A more than two year legal battle by Greenpeace Australia Pacific has revealed details of how dangerous and risky drilling by any oil company would be in the Great Australian Bight and how difficult it would be to respond in the event of an accident.

Greenpeace has obtained BP’s 2016 Well Operations Management Plan which outlines the measures employed to prevent and respond to an oil spill in the Bight after lodging a freedom of information request with the national offshore oil regulator, NOPSEMA, in August 2016.

And it’s every bit as bad as predicted.

They paint a picture of a company repeatedly referring to the “significant uncertainty” of the experimental project with particular concern expressed about the almost unprecedented pressures and temperatures – two factors that contribute to higher risk of an accident.

It also states that equipment critical for dealing with any potential oil spills such as capping stacks and relief wells would be incredibly difficult to source and would also unable to be used almost a third of the year in the high wave conditions of the Bight.

Aside from these worrying concerns the entire process also highlights the lack of transparency when it comes to oil and gas exploration and the potential impact on communities and marine ecosystems.

The documents describe a spill that would potentially be so bad that scenarios are outlined where more than twice the amount of crude oil that entered the Gulf of Mexico after the Deepwater Horizon disaster would be spilled.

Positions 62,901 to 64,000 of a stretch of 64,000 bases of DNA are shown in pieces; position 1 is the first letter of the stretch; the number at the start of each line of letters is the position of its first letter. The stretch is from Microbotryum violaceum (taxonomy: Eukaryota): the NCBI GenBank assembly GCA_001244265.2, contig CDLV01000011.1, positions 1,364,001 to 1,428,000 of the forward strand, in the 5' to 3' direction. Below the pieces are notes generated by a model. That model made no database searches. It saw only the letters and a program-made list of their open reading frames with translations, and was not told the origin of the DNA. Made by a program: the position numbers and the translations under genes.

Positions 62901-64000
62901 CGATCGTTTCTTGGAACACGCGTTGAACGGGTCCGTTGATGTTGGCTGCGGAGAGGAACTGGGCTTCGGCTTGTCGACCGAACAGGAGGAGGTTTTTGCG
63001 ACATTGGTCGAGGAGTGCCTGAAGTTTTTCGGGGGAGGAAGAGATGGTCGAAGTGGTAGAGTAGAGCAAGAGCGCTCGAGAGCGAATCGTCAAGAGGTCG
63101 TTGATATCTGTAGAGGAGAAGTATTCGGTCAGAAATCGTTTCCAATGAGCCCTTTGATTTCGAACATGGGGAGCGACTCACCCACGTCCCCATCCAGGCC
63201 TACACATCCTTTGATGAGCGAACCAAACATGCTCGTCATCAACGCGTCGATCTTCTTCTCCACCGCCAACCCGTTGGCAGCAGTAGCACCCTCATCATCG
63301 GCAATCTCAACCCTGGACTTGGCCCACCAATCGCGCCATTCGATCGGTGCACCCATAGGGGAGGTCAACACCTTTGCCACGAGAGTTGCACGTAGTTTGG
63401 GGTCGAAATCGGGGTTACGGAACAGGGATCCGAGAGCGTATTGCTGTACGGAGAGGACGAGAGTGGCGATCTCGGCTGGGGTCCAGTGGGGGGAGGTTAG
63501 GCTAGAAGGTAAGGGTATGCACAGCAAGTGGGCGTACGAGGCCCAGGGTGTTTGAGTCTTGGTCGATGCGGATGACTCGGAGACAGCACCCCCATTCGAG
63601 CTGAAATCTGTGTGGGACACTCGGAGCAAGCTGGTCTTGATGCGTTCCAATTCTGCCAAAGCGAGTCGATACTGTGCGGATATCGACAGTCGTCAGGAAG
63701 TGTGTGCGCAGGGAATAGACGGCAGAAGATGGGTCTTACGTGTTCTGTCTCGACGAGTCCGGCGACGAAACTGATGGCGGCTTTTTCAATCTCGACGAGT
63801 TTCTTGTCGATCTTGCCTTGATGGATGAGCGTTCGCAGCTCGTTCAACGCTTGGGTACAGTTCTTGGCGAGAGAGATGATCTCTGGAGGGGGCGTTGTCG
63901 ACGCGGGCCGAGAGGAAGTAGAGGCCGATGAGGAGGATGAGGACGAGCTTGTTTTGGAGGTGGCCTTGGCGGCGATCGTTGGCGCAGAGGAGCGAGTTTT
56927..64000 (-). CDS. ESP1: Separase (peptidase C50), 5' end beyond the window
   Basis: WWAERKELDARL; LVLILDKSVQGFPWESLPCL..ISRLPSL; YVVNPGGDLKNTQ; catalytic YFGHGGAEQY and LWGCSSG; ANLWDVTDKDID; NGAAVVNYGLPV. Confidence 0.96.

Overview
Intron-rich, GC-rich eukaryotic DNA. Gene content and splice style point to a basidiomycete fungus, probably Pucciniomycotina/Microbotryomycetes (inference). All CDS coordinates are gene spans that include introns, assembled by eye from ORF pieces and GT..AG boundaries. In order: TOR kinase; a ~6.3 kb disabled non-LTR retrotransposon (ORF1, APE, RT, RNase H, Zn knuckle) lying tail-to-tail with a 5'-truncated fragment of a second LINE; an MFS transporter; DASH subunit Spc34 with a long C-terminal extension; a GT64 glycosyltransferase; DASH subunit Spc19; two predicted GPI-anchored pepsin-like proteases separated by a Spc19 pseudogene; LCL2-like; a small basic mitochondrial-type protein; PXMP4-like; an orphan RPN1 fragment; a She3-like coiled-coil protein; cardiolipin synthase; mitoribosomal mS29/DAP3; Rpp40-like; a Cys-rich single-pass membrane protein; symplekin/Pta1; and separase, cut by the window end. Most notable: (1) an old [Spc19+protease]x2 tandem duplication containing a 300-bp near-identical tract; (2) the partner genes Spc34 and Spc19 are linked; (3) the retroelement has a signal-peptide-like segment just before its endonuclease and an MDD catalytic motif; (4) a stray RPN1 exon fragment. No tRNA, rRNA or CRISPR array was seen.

This scenario would be one of the worst spills in human history.

The management plan shows conclusively why any oil drilling in the Great Australian Bight would be far too risky for any deepwater driller to attempt with many of the mitigation measures completely ineffective in the region.

In summary:

  • In the plan BP expresses concern about the “significant uncertainty” around pressures, temperatures, weather, and wave height. They just don’t know what will happen.
  • There are concerns about the ability of oil companies to acquire vital equipment such as capping stacks or relief wells in the event of a spill…
  • …and even if they did they wouldn’t be able to use them a full one third of the year.
  • All of this would combine to make any spills potentially twice as bad as the Deepwater Horizon spill in the Gulf of Mexico.

The Australian government represents the people of Australia and the people of the Bight.

It is up to them to stand up to these deceitful, contemptuous, and irresponsible companies and to legislate to protect the Bight forever.